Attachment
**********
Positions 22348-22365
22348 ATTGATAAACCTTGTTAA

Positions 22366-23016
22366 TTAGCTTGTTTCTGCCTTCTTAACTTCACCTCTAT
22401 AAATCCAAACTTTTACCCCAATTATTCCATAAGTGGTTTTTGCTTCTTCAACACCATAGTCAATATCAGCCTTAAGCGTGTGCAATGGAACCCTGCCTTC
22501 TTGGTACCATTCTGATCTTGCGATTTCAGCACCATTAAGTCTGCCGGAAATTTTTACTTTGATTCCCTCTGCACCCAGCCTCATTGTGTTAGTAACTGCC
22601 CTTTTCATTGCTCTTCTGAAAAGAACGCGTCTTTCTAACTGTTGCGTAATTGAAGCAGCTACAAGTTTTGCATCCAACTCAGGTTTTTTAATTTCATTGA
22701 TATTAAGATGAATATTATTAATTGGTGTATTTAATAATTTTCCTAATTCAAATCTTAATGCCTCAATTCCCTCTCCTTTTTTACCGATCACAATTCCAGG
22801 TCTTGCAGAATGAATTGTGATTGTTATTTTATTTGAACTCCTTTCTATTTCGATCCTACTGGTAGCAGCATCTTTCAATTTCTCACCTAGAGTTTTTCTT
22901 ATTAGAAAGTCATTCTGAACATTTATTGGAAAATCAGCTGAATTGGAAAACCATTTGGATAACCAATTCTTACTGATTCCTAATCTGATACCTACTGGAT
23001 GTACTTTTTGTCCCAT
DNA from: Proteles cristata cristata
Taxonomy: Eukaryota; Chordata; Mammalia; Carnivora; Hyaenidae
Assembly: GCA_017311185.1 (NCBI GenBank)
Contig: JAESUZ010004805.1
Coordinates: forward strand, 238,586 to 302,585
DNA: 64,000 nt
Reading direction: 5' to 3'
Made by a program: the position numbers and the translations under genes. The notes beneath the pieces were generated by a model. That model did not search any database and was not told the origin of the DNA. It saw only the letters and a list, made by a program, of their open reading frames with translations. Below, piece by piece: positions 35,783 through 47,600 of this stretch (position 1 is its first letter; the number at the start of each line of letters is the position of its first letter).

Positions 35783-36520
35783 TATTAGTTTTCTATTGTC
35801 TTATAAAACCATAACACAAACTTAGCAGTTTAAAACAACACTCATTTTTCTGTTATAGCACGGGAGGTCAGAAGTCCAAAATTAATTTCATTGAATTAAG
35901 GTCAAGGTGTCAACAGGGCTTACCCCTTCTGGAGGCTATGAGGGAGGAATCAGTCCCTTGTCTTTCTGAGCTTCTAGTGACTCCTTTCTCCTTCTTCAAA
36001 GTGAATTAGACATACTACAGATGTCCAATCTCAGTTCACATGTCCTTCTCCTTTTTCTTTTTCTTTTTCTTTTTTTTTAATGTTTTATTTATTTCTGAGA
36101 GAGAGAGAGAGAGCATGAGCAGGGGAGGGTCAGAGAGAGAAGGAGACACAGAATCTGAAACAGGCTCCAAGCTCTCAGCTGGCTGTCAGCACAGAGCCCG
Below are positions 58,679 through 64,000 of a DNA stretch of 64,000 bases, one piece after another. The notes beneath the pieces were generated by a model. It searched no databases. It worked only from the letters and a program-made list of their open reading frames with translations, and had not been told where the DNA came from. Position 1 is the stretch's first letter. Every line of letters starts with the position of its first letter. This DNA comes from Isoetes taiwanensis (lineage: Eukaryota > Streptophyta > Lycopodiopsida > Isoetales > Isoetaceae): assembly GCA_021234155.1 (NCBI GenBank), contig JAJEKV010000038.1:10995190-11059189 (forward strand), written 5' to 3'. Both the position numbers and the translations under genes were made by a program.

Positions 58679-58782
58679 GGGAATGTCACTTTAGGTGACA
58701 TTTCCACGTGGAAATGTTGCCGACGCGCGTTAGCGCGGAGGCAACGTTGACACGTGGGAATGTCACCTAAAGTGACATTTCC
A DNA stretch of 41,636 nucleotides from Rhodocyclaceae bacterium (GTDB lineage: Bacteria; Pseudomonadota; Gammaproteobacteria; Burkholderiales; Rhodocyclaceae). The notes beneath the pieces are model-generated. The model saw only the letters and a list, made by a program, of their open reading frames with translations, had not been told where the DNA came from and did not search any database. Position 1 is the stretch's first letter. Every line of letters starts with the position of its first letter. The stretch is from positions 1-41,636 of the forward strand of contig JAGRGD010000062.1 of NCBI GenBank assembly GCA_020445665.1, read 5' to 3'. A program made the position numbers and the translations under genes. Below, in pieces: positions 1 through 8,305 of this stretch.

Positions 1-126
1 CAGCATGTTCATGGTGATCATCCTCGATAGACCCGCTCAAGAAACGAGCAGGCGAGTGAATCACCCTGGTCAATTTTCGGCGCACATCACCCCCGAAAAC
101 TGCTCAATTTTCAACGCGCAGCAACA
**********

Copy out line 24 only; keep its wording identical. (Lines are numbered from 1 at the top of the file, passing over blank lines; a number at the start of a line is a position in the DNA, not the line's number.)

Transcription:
36001 GTGAATTAGACATACTACAGATGTCCAATCTCAGTTCACATGTCCTTCTCCTTTTTCTTTTTCTTTTTCTTTTTTTTTAATGTTTTATTTATTTCTGAGA